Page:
Common economic thinking dictates that an increase in price should lead to an increase in supply, and that an increase in supply should then lead to a decrease in price. According to Maarten van Poelgeest, former alderman of Amsterdam, the opposite is happening in Amsterdam and other popular cities. He is quoted in an article in De Groene Amsterdammer as saying:
‘Hoe meer er gebouwd wordt, hoe aantrekkelijker de stad wordt. Er komen meer voorzieningen, er komt meer reuring. Nieuw aanbod maakt de vraag dus juist weer groter – en de huizenprijzen hoger.’
’The more there is built, the more attractive the city becomes. There will be more facilities, there is more bustle. New supply therefore makes the demand even larger – and house prices higher.’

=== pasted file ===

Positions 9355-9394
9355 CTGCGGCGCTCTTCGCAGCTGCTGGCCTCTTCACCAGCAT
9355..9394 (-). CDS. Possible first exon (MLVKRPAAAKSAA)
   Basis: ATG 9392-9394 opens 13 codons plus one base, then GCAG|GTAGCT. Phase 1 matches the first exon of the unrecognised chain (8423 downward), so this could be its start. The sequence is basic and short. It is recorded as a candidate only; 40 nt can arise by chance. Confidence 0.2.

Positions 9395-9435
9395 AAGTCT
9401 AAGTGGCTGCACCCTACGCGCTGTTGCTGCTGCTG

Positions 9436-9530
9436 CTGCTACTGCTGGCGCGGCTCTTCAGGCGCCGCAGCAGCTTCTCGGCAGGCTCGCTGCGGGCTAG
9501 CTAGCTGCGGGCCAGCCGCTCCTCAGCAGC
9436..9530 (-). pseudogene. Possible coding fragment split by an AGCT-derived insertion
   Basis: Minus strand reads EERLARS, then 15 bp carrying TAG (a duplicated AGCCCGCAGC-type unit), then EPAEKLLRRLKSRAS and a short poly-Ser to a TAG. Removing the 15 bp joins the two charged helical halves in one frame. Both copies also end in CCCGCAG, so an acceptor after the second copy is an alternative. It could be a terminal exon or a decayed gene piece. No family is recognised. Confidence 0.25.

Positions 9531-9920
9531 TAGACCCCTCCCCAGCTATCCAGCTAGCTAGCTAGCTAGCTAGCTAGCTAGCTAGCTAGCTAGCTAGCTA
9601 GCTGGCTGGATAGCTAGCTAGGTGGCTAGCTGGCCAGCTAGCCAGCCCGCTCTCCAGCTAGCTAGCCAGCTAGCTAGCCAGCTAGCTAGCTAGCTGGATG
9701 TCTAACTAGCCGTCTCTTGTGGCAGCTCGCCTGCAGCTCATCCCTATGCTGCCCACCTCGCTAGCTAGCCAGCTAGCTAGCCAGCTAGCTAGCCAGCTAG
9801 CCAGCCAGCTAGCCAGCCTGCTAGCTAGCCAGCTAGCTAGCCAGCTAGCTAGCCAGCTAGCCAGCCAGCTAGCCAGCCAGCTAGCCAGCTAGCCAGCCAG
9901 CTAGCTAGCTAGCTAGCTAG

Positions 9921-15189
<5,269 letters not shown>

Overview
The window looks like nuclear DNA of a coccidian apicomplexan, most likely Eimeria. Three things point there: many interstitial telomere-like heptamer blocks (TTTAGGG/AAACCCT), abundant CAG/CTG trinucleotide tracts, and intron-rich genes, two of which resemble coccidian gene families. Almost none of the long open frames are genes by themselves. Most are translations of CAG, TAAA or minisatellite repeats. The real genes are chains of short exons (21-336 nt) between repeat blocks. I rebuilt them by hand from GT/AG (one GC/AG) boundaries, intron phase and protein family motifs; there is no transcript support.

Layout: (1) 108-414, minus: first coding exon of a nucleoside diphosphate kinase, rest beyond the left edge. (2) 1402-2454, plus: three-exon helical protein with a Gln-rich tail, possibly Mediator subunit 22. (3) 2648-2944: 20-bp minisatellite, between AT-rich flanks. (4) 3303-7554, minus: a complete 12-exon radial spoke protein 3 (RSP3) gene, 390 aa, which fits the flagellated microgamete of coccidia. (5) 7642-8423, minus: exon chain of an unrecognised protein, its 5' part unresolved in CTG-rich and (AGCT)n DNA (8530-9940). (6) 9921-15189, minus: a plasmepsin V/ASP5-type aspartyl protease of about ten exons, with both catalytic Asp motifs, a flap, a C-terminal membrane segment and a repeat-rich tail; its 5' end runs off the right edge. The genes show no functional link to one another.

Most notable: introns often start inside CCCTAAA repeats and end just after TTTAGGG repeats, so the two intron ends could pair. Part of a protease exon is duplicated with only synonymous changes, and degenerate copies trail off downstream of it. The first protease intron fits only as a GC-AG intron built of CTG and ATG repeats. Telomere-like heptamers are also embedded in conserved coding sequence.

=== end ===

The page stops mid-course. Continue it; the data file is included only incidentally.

The reasoning by Maarten van Poelgeest appears plausible, but is there any evidence that this is actually happening? Is there evidence that an increase in housing supply leads to an increase in house prices, due to housing in the area becoming more attractive?
I'm looking for an answer based on empirical evidence from trends in the past up to the present, in order to present the claim/hypothesis by Maarten van Poelgeest up to the best available measurements.
NB: I am emphatically not asking just for a correlation. A correlation between increase in supply and increase in price can easily be explained by the reverse of the causation I'm asking for here. I'm aware that causation is harder to provide evidence for but it should not be impossible.